[Note: clicking on hyperlinked tune titles will activate pdf download of the music]
“You Married My Daughter But Yet You Didn’t.” The title of this old New England reel is an enigma. Is it a mis-print? Or is it a deliberate play on words, meant to be instructive or simply playfully puzzling? Andrew Kuntz, in his The Fiddler’s Companion website, includes the rather ominous interpretation that “you had relations with my daughter, but never married her.” On a lighter note, if the “you” is either a minister or priest then the riddle is solved.
Other tune titles evoke the actual sound of the tune. There is “The Growling Old Man and Grumbling Old Woman” with the first half of this French-Canadian tune (played on the fiddle in the low register) sounding the man’s part and the second half (high register) bidding the part of the lady. A haunting Irish jig goes by the curious name, “I Buried My Wife and Danced on Her Grave.” Whether this is a caustic comment related to a doomed marriage or a way for the fellow to fondly recall his departed dancing partner will be left to the reader to decide. The title, when spoken in the cadence of a jig, does perfectly fit the opening two bars of the tune. Read more
Harvey Tolman’s influence on local musicians, his recordings and compositions, and his regular appearances at the Monday night Nelson contra dance have all magically combined to help spread the compelling dance music of Cape Breton throughout the region and well beyond, across the country. It was indeed an occasion for great rejoicing when Harvey was honored by being selected to receive the Governors Arts Awards “New Hampshire Folk Heritage Award” in 2007. The Folk Heritage Award was presented to Harvey by the N.H. State Council on the Arts on April 24, 2008, before an enthusiastic audience at the Colonial Theater in Keene.
The Council on the Arts had contacted me in the fall of 2007, asking if I’d be interested in creating a work of art that could be presented to Harvey at the awards ceremony in the spring of 2008. I was deeply honored and thrilled to be given this opportunity to help honor Harvey, who I’ve known for many years. I’ve enjoyed dancing to Harvey’s music, and visiting him to listen to and play tunes. (click on the image to see a larger rendering) Read more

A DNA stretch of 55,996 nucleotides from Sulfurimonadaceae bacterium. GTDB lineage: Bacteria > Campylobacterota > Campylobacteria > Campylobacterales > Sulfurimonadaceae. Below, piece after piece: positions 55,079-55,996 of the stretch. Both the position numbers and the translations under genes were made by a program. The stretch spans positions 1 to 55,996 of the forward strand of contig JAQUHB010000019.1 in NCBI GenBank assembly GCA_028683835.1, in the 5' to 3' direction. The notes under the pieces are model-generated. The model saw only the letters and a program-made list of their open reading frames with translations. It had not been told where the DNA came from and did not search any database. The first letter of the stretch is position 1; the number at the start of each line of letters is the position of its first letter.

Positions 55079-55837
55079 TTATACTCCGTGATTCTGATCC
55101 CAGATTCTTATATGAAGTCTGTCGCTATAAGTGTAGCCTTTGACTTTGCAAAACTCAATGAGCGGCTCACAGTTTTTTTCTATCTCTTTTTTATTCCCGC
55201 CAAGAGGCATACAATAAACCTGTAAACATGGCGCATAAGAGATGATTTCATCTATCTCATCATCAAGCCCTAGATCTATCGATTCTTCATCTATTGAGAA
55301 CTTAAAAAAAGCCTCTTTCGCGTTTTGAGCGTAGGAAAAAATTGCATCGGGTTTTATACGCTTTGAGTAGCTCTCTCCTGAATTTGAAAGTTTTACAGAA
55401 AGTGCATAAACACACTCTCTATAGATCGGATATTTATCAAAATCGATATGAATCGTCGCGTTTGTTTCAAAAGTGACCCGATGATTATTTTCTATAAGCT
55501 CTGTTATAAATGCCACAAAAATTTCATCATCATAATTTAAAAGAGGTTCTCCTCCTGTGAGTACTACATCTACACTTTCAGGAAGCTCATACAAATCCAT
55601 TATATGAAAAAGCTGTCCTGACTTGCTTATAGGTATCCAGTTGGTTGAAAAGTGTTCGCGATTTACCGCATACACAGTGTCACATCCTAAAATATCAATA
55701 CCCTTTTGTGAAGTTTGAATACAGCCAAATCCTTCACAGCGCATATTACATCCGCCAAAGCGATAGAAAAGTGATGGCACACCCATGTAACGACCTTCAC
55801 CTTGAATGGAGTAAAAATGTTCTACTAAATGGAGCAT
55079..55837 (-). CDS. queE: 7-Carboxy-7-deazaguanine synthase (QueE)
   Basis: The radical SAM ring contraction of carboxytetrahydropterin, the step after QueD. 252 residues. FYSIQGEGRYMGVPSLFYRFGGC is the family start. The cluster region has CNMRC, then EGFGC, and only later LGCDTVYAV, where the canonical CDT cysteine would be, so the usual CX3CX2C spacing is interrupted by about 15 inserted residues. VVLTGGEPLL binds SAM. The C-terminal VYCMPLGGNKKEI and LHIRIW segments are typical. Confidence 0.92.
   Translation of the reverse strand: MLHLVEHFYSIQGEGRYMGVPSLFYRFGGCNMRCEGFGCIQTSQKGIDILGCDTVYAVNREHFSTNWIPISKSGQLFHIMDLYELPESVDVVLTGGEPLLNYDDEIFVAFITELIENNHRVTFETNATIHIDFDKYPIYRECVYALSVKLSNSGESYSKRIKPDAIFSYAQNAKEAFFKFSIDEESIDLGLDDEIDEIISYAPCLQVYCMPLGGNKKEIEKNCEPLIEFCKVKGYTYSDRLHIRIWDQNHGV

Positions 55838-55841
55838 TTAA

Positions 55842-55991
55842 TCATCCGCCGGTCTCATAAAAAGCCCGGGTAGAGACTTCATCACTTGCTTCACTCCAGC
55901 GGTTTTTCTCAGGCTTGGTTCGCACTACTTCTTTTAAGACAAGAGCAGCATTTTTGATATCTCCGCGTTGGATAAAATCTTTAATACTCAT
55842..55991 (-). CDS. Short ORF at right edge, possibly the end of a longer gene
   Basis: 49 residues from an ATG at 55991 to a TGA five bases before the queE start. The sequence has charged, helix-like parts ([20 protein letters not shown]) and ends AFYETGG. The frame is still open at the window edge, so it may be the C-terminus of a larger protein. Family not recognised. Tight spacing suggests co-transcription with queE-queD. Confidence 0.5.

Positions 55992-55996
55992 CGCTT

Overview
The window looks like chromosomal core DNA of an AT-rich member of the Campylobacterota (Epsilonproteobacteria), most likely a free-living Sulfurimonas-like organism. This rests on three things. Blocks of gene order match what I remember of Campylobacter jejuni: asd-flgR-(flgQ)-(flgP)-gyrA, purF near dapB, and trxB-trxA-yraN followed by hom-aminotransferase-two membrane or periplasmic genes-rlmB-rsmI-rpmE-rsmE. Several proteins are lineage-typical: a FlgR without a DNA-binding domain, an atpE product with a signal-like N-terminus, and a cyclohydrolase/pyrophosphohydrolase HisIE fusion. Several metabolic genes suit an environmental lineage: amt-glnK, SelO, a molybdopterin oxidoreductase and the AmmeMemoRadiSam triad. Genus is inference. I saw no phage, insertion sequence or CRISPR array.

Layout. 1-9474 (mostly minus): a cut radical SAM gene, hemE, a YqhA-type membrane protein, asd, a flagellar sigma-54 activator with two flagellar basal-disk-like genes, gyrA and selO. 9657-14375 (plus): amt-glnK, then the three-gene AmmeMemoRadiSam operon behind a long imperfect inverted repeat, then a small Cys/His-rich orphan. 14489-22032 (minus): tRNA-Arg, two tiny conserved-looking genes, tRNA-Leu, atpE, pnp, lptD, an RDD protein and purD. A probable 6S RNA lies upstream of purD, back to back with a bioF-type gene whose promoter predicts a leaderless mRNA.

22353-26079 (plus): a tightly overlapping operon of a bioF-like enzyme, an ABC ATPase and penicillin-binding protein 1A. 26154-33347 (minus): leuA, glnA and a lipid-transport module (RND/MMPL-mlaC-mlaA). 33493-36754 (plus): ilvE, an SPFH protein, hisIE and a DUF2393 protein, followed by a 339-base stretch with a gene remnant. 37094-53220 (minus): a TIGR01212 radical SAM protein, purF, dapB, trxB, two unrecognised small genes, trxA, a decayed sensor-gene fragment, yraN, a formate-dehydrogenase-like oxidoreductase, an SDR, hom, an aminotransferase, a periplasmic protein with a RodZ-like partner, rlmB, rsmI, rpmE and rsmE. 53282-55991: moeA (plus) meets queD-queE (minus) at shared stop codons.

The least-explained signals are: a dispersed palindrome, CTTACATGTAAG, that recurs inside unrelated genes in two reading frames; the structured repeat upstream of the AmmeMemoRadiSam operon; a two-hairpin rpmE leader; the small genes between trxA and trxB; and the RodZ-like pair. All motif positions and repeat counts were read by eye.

The Montville Project is a new recording of quintessential New England tunes, performed by four quintessential New England musicians: Art Bryan, George Fowler, Surya Mitchell, and Fred White. The project grew out of a workshop which the musicians presented at the 2007 Maine Fiddle Camp inMontville, Maine, called The Essential Dance Tune Repertoire. As explained in the liner notes, “Any musical tradition has a core repertoire which experienced players are expected to know.” Attendees of the aforementioned workshop encouraged the recording of the tunes – most of them have been recorded previously and in some cases frequently, but until now there has not been a definitive collection exclusively representing the classics. “Definitive” must be qualified: originally 200 tunes were identified as candidates, but practical considerations required editing the list down to 53. Most of the tunes are presented in sets of three or four, for a total of 22 tracks, making over an hour and seven minutes of music! Read more
Bob McQuillen, grandmaster of New England contra dance piano, and certainly the most prolific living (or otherwise) composer of contra dance tunes, has arranged with Great Meadow Music to have them become the official publisher of his work. They will handle wholesale distribution of his 13 tune books, and six CD’s, as well as any subsequent books or recordings, or licensing of his music.